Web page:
taxed.
California and Arizona have the lowest wage base ($7,000), and Washington has
the highest ($41,300). The combination of low rates and a small tax base result in
relatively low UI taxes for Florida businesses.

Current State Tax Reform Efforts


Floridas Business Tax Climate Index ranking has held constant at 5th since 2012.
It would be difficult for Florida to improve its ranking, because three of the four
states ranked higher do not levy two of the major taxes; however, the heavy
advantage the Indexs ranking gives to not having a corporate or personal income
tax also means Florida is likely to stay near the top of the rankings.
Florida has made some changes to its tax structure in recent years, but certainly
nothing that could be considered transformative. The Legislature has reduced
some taxes, the biggest cut being the rollback of motor vehicle fees from last
session. The others have mostly been smaller sales tax exemptions and holidays,
measures unlikely to impact the tax climate rankings. The expanded sales tax
exemption for manufacturing machinery and equipment from 2013 and the
increases in the corporate income tax exemption from 2011 and 2012 are certainly
beneficial to businesses.
However, other states are making changes to their tax systems that are improving
their tax climate. North Carolina improved its ranking from 44th to 16th in the new
index, thanks to a comprehensive tax reform effort. The state changed its personal
income tax structure from a multi-bracket system with a top rate of 7.75 percent
to a single rate of 5.8 percent with a standard deduction of $7,500. The corporate
income tax rate also fell from 6.9 percent to 6.0 percent. It will drop to 5.0 percent
next year and has a trigger mechanism based on revenue growth that could take it
as low as 3.0 percent. The state also improved the simplicity and equity of its sales
tax system by prohibiting local governments from setting their own tax bases.

Several states (including New York, Nebraska, and West Virginia) reduced their
corporate income tax (CIT) rate or made other CIT improvements. Kansas,
Nebraska and North Dakota all improved their personal income tax systems, and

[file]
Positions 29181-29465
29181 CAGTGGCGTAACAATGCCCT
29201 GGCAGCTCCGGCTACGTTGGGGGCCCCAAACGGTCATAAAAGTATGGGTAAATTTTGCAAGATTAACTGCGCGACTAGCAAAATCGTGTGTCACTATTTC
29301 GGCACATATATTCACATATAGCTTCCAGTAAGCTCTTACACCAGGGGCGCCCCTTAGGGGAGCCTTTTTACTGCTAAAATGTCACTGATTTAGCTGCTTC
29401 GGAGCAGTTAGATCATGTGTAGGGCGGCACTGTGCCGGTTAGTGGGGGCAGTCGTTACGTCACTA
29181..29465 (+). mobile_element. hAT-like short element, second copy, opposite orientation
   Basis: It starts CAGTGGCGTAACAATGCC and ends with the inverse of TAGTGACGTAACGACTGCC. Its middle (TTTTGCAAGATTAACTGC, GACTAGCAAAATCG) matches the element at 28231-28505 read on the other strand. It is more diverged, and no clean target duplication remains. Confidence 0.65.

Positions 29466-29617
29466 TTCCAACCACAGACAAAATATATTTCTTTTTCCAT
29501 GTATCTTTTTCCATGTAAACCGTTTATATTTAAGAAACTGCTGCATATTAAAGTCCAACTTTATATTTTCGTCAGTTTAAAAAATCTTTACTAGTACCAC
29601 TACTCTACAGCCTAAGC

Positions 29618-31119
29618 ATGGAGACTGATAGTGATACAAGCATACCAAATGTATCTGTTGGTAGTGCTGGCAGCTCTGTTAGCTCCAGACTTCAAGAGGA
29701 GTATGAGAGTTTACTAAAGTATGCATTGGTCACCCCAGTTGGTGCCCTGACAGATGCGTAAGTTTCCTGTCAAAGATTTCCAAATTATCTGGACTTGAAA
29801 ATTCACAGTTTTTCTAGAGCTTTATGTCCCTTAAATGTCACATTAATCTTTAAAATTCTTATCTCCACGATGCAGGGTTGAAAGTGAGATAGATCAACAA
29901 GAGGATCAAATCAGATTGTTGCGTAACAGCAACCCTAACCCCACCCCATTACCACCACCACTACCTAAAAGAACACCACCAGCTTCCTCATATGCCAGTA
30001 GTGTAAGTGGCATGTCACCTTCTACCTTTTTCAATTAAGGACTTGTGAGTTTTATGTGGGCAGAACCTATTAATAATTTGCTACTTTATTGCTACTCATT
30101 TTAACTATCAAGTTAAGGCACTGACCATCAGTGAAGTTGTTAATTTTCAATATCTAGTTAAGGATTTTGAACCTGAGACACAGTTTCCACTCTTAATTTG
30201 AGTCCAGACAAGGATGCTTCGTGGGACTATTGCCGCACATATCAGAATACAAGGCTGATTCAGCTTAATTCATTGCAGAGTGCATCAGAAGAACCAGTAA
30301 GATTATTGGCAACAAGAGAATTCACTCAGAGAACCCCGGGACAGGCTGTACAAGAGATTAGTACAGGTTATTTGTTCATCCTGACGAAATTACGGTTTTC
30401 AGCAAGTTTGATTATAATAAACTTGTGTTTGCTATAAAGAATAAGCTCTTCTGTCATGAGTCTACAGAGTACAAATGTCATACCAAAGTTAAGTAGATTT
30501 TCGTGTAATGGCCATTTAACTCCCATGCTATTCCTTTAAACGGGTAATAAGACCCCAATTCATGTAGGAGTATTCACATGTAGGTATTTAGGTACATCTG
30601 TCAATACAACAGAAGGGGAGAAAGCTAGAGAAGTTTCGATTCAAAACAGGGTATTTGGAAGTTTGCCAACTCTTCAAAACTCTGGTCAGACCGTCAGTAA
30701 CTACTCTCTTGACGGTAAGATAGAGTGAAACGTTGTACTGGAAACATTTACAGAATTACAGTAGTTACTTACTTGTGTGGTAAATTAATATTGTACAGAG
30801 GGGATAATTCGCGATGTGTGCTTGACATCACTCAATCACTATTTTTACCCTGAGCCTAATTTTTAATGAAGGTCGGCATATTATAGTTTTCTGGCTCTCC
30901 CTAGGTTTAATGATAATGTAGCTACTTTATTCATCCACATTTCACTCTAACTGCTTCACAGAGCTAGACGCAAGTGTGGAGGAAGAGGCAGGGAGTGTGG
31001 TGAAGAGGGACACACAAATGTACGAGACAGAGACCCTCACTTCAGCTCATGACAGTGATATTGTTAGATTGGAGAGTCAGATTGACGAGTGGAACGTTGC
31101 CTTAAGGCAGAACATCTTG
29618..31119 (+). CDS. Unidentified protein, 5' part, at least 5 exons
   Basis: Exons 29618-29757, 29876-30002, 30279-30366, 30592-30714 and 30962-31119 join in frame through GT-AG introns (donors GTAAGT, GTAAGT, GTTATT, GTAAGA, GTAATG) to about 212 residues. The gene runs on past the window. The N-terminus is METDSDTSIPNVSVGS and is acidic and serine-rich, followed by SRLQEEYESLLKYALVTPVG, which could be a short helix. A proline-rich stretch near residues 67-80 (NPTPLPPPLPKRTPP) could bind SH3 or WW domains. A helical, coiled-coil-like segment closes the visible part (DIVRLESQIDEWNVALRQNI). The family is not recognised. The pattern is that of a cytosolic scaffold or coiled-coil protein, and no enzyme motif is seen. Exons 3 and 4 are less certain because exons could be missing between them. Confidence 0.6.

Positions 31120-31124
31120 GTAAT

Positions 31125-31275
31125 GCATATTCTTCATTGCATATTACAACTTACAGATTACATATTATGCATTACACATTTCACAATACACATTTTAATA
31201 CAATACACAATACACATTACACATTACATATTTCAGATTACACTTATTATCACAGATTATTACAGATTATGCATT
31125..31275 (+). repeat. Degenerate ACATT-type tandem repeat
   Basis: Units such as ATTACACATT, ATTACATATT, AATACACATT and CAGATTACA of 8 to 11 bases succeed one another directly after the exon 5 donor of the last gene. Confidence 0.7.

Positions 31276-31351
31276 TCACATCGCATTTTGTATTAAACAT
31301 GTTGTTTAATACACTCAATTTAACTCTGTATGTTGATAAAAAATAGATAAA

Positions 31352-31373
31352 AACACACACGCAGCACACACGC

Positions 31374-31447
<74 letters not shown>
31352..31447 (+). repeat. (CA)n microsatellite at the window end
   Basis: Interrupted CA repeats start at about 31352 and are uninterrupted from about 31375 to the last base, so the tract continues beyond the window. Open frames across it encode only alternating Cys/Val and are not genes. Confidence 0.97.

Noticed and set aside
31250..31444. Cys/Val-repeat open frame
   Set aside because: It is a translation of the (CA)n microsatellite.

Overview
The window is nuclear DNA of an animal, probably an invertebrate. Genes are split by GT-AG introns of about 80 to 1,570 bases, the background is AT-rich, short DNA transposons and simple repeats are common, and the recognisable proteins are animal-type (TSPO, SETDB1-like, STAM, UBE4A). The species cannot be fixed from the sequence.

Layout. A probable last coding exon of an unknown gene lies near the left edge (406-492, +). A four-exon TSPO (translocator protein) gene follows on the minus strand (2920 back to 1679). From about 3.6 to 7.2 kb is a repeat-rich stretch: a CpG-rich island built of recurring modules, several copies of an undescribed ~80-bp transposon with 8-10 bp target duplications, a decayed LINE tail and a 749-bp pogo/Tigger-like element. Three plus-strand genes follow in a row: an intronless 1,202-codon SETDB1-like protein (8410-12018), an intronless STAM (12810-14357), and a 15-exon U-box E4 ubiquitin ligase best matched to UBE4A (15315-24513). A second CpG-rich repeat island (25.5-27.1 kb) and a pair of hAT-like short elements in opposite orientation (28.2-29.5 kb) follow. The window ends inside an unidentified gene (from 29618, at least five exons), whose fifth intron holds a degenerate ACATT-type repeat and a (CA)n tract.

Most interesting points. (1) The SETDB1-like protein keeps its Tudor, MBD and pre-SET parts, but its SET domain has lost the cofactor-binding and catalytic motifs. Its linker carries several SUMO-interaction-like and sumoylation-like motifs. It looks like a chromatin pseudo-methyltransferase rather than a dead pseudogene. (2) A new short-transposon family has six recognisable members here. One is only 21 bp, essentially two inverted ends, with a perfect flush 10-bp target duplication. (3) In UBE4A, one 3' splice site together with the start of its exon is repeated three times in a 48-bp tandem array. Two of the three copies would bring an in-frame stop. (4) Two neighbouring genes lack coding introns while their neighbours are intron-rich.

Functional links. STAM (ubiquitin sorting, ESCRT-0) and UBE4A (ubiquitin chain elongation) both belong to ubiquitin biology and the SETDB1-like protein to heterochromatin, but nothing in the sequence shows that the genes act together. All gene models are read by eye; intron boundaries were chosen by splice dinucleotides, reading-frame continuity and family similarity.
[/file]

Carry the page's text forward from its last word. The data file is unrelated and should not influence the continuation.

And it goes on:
Wisconsin enacted CIT and property tax reforms.
There was only one tax change cited as having a negative impact on a states
ranking: Maines sales tax increase from 5.0 percent to 5.5 percent.
The Tax Foundation report also cites many states with recent and proposed
changes that are not yet reflected in the current rankings but are expected to
improve future scores. North Carolina, Arizona, Illinois, Indiana, New Mexico,
New York, and Rhode Island are in the process of reducing corporate income tax
rates. New York, a perennial bottom-dweller in tax rankings, is projected to see its
corporate income tax ranking improve to 4th (best among the states that impose
the tax) when its CIT changes are fully phased-in. Illinois, Indiana, and Missouri
are reducing personal income taxes. Kansas plans to completely phase-out its
corporate and personal income taxes by applying any additional general fund
receipts over 2 percent growth from the previous year toward rate reduction.

Conclusion
As they say, beauty is in the eye of the beholder. There are many measures
of taxes and business climates. A March 2011 Florida TaxWatch report, State
Competitiveness Indices & Rankings: What National Rankings Tell Us about Floridas
Competitiveness, examined tax, business climate, and competitiveness rankings
from seven different organizations and found that Floridas ranking ranged from
5th to 28th.
Many factors impact a states attractiveness to business investment, such as